c-Myc (Myc) is an oncoprotein, considered one of the most attractive cancer targets given that it is upregulated in most tumors (hematopoietic, central nervous system, GI tract, breast, prostate, lung and more). The inhibition of Myc has been shown to reduce tumor growth and/or survival but after decades of failures to directly drug this protein, C-Myc remains a nearly “undruggable” target. c-Myc overexpression in tumor cells results from direct alterations in its expression or from the constitutive activation of signaling pathways.
As shown in the image above, c-Myc coordinates global cellular protein synthesis through ribosome biogenesis: by the transcriptional control of RNA and protein components of ribosomes, and of gene products required for the processing of ribosomal RNA, the nuclear export of ribosomal subunits and the initiation of mRNA translation. c-Myc regulation of ribosome biogenesis is essential to its physiological functions as well as its pathological role in tumorigenesis (Nat Rev Cancer. 2010 Apr; van Riggelen J.)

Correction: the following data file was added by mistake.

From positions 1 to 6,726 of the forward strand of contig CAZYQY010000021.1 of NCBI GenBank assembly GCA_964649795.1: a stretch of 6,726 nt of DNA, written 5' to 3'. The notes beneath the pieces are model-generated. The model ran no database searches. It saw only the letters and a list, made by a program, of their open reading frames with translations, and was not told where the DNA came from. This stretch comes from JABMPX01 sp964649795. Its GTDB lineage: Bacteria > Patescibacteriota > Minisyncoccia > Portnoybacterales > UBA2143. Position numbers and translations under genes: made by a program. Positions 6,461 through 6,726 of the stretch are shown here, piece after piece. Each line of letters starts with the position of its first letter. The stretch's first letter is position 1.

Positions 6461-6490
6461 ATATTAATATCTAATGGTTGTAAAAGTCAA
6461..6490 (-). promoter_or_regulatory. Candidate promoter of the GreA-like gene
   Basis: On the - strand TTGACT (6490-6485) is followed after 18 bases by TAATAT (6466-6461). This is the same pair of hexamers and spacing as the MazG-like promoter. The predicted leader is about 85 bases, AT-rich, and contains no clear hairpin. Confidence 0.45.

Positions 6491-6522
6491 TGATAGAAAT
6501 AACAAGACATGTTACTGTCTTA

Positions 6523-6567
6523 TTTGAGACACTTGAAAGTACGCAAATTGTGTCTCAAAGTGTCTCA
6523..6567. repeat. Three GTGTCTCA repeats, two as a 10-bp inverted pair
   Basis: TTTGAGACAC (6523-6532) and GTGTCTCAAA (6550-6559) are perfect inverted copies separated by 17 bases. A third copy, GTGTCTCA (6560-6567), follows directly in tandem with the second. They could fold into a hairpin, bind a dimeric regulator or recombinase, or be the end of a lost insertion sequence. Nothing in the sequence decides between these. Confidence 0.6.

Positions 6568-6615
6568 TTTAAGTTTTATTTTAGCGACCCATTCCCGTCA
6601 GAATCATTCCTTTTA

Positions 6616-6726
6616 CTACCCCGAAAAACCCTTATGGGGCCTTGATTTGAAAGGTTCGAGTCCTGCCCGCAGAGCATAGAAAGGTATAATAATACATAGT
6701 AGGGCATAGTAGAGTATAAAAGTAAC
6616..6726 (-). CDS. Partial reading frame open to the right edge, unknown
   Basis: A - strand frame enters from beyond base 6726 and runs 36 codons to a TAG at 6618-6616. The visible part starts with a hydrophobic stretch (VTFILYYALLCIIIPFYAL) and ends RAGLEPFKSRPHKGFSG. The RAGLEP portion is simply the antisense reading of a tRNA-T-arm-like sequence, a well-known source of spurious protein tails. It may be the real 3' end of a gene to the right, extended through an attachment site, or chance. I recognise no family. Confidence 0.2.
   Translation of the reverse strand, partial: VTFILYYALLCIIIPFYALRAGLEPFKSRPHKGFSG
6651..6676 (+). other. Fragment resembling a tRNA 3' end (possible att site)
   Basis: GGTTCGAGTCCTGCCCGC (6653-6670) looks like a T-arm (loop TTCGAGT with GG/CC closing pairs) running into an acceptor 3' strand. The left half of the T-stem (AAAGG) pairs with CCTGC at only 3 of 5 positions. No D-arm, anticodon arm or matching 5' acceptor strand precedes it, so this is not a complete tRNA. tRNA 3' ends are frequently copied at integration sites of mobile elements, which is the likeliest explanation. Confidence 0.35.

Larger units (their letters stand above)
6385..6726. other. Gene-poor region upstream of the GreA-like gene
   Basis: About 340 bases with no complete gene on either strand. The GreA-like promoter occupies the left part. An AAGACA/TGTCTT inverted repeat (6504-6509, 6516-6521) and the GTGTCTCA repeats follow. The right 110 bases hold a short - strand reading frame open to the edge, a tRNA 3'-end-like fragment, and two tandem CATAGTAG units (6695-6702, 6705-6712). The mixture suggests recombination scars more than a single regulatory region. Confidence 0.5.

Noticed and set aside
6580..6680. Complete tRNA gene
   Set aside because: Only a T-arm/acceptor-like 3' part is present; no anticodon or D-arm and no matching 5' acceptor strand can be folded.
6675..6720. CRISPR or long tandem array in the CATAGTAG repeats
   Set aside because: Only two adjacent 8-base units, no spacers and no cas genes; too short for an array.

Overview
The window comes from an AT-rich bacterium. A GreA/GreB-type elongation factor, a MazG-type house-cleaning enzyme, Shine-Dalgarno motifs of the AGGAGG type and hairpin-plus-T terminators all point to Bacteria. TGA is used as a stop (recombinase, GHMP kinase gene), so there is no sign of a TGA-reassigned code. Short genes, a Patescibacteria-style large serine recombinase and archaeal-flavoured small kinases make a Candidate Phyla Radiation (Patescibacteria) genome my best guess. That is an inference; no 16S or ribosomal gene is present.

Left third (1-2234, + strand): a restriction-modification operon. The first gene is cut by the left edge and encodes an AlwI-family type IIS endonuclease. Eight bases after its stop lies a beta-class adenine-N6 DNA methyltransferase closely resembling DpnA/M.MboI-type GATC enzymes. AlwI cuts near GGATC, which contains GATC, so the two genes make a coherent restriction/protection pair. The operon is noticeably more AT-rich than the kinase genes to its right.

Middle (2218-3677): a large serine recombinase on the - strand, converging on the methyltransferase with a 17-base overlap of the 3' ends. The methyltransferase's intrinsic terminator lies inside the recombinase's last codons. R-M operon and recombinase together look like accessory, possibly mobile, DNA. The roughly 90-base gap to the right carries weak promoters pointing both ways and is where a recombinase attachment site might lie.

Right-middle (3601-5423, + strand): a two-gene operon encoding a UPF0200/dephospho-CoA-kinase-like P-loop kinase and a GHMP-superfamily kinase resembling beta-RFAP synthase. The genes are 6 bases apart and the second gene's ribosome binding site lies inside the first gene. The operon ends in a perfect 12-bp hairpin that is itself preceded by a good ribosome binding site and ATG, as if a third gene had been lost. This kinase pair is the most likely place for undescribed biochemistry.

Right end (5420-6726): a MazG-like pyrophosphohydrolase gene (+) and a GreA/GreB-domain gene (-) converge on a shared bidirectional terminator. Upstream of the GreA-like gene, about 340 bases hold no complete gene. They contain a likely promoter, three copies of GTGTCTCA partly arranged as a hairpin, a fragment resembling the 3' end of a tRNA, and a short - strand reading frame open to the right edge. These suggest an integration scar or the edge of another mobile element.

Our platform can monitor C-Myc protein translation in tumor cells and identify novel regulators of its translation.
The following images show Anima’s technology being used to detect the down-regulation of total protein translation in Non-Small Cell Lung Cancer (NSCLC) cells in response to C-Myc inhibition. In cells expressing high C-Myc protein (lower left panel, green), high PSM signal is detected (upper left panel, yellow spots), indicating high cellular translation. When C-Myc levels are reduced by siRNA (lower right panel), a marked reduction in total cellular translation is observed (upper right panel, yellow dots).
Status: High content screening assays under validation